Furthermore, the money made from bootlegging was outstanding. In Miller’s case, she was able to afford her own house as well as an additional farm property all on her own. This was the case for many women involved in bootlegging, including one woman from Milwaukee who confessed to bootlegging and stated she made approximately $30,000 per year from it (Minnick, 2014).

Miller was a rather distinct individual as not many female bootleggers were also African American (Minnick, 2014). A lot of African American women strongly opposed prohibition--not due to moral concerns, but rather political affiliations. Most African Americans were part of the Republican party at the time, due to its hand in abolishing slavery. Some African American women became concerned that Democrats were trying to sway black voters with the proposal of prohibition. Therefore, these women strongly campaigned against it (Materson, p. 63-65).

Federal Writers' Project

The story of Mary Miller was published as part of a collection of life histories written down by members of the Federal Writers' Project (FWP). The FWP was part of the Works Progress Administration (WPA), a New Deal program implemented by President Franklin D. Roosevelt (Hill, 64) with the purpose of collecting life stories during the Great Depression.

Many of the writers were encouraged to write the stories with the dialect of those they interviewed. According to the national administrator for the FWP, John Lomax, they wanted the writer to "preserve sufficient dialect and peculiar words so as to make the reader feel the Negro is talkin'" (Hill, 64). Within Miller's life history, there was not much dialect to speak of, with the exception of the writer spelling liquor as "likker". The primary concern while reading the story was how the writer, Douglas Carter, portrayed Miller's interactions with whites and African Americans.

Miller's life was spent during a time when race relations were particularly tumultuous, experiencing discrimination such as Jim Crow laws. However, the author of her life history depicted her having a better relationship with whites than African Americans. He noted how she refused to sell alcohol to other African Americans, but had a rather close and friendly relationship with her elite, white clientele. The author chose to highlight the amicable relationship between her father and the white men he worked with, yet never mentioned any other people who interacted with Miller's family. This evidence all points towards a discrepancy cited by Leonard Rapport that many of the writers for the FWP began to view themselves as "creative writers" rather than proponents of facts (Rapport, 11). According to Rapport, the FWP contained many undisciplined novices, thus the information from life histories like Miller's should be observed with a critical eye.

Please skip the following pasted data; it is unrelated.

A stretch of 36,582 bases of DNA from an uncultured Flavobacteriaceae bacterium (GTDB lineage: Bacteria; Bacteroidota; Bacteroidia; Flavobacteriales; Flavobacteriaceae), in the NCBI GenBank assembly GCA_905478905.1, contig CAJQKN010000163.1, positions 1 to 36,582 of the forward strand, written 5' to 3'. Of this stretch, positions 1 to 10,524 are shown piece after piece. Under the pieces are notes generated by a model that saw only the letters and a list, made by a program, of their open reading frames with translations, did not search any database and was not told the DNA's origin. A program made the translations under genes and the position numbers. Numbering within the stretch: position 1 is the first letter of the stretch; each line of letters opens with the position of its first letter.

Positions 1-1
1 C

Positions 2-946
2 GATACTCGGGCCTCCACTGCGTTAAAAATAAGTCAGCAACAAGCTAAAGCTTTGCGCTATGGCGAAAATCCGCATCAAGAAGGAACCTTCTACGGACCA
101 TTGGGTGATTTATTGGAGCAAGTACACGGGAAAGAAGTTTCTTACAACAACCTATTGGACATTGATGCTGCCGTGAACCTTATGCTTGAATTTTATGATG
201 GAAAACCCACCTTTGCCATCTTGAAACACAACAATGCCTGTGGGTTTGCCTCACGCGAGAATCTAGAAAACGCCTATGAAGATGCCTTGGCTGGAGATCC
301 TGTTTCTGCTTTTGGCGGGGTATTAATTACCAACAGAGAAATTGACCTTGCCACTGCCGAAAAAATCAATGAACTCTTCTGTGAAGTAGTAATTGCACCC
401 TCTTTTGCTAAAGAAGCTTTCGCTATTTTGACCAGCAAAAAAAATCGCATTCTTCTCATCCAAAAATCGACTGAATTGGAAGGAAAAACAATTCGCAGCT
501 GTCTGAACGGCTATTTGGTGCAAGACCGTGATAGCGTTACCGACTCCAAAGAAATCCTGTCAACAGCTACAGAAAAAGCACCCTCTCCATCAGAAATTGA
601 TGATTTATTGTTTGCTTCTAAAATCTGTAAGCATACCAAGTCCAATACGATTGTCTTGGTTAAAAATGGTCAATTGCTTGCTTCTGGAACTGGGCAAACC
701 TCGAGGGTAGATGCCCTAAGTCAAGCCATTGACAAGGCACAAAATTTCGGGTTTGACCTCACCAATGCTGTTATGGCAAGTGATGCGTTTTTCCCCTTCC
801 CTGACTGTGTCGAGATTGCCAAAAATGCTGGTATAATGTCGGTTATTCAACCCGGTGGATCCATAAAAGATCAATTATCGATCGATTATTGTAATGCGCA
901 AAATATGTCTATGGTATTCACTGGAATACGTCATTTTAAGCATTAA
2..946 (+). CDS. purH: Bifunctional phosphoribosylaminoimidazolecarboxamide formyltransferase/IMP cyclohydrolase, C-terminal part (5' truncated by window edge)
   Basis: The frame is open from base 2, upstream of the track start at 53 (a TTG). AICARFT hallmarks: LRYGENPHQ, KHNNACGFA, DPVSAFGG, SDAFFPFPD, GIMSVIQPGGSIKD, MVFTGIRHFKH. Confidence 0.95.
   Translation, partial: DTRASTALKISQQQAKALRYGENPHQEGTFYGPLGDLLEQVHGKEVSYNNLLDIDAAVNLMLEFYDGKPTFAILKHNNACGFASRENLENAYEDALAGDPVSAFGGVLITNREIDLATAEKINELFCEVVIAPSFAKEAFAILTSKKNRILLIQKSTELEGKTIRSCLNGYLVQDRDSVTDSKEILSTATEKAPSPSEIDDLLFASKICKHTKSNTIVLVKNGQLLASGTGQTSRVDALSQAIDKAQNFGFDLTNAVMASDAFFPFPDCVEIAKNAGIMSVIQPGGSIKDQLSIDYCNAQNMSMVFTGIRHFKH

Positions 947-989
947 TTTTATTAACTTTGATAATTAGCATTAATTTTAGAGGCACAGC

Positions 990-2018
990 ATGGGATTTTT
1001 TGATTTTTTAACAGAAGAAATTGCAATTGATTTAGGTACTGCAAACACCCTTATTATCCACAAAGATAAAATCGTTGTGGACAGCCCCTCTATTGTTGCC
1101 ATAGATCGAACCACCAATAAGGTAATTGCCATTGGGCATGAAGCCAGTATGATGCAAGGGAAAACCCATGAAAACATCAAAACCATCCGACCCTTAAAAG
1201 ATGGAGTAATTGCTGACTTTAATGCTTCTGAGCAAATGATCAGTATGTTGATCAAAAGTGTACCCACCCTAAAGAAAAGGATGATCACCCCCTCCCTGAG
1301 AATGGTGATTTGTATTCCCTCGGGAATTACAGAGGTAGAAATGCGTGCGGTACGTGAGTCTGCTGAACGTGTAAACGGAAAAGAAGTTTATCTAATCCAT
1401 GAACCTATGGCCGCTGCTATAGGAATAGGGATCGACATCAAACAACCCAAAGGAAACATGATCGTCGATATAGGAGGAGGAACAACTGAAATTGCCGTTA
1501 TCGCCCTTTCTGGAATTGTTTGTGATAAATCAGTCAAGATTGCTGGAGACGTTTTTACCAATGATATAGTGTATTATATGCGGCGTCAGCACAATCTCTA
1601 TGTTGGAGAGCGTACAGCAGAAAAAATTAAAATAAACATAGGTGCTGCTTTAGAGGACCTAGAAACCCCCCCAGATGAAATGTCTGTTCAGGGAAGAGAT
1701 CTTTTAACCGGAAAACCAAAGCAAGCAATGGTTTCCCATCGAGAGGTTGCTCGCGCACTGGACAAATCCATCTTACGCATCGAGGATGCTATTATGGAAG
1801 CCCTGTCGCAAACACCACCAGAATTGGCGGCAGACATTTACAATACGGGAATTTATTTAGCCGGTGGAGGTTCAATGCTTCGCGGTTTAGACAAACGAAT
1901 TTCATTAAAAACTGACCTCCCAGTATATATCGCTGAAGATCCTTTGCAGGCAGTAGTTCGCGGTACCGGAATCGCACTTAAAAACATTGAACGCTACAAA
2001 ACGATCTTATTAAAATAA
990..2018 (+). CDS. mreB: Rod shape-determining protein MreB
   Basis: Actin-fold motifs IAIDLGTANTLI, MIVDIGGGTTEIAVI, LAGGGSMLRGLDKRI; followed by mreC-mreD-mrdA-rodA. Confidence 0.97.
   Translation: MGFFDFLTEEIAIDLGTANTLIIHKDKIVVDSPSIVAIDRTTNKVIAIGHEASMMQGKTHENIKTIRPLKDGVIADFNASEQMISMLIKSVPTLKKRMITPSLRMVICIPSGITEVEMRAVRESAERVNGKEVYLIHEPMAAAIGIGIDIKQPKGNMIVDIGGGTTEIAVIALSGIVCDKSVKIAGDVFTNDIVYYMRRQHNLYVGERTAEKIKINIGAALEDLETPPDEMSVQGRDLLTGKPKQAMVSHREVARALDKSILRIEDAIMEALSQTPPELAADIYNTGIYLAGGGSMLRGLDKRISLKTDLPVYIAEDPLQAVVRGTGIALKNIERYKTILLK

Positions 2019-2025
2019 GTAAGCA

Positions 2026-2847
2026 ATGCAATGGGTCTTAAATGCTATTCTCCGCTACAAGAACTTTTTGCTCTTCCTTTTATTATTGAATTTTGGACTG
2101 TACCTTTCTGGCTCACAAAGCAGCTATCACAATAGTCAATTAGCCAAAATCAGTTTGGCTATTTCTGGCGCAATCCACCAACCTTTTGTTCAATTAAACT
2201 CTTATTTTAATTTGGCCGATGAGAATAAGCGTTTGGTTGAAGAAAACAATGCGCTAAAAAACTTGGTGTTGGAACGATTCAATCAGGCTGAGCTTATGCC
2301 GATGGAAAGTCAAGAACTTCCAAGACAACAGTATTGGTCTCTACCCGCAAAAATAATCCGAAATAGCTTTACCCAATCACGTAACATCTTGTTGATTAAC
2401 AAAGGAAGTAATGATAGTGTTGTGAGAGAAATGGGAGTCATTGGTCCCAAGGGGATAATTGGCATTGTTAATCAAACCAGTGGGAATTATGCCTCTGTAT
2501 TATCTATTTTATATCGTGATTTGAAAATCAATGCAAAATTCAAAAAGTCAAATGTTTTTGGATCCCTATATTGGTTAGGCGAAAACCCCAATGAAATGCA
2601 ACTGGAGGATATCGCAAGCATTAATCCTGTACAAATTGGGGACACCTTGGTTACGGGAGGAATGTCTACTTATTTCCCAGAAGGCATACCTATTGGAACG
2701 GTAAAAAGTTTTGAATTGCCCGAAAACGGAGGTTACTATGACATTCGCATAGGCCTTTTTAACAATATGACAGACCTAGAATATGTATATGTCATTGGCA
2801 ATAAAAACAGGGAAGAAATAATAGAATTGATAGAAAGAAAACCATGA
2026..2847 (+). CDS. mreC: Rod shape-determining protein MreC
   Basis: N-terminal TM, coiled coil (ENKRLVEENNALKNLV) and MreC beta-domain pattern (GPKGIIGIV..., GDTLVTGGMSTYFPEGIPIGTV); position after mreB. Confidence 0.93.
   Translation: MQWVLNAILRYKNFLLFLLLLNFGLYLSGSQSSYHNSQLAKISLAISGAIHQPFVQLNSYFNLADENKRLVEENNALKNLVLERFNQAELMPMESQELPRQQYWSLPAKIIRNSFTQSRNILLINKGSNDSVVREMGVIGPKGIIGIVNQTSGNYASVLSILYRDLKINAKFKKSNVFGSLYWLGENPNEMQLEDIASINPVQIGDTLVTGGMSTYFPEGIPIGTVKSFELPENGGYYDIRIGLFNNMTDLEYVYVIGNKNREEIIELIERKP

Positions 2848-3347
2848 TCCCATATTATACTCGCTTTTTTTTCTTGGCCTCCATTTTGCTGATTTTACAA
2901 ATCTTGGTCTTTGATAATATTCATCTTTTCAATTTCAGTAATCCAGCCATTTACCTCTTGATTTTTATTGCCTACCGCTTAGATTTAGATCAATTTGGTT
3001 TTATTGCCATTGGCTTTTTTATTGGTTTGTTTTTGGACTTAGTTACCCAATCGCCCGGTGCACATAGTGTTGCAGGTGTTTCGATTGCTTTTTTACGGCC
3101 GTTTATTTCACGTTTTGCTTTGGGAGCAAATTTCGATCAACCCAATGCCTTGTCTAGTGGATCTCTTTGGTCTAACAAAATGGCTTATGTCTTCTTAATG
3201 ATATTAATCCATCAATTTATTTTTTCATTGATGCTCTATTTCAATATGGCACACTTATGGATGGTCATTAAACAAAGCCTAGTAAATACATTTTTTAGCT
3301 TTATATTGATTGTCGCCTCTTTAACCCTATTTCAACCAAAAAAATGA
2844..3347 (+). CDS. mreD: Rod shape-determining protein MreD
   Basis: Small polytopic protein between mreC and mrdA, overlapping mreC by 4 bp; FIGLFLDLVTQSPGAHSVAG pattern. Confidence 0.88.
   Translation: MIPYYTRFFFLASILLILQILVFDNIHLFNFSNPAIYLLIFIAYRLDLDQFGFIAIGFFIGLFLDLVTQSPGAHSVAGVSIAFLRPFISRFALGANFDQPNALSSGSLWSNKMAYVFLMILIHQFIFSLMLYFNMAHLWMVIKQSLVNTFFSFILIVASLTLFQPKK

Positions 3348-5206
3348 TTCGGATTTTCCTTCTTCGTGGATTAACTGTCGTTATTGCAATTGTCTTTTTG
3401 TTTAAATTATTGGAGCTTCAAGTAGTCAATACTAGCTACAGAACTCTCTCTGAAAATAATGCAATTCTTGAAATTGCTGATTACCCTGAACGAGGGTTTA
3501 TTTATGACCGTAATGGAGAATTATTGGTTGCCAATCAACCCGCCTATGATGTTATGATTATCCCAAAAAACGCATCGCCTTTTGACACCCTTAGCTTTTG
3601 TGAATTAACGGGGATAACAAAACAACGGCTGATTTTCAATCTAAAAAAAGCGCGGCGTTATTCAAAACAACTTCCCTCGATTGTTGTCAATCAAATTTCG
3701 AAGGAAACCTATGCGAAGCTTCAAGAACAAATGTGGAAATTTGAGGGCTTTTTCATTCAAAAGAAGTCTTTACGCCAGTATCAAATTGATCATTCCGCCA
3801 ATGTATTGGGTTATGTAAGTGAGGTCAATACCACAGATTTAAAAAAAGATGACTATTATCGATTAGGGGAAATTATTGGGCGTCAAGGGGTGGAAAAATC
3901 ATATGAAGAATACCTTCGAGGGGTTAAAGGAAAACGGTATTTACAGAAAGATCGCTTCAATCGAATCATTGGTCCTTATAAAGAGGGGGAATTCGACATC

Works Cited

“African American Life During the Great Depression and the New Deal.” Britannica. Encyclopædia Britannica, n.d. https://www.britannica.com/topic/African- American/African-American-life-during-the-Great-Depression-and-the-New- Deal. 31 Jan. 2017.

Boyd, Robert L. “Race, Self-Employment, and Labor Absorption.” American Journal of Economics & Sociology, vol. 71, no. 3, July 2012, pp. 639-661. http://web.b.ebscohost.com/ehost/detail/detail?sid=2ed6bf9a-bd4f-4378-9c39- b65f36e17806%40sessionmgr120&vid=0&hid=124&bdata=JnNpdGU9ZWhvc3 QtbGl2ZSZzY29wZT1zaXRl#AN=77568764&db=ahl. 31 Jan. 2017.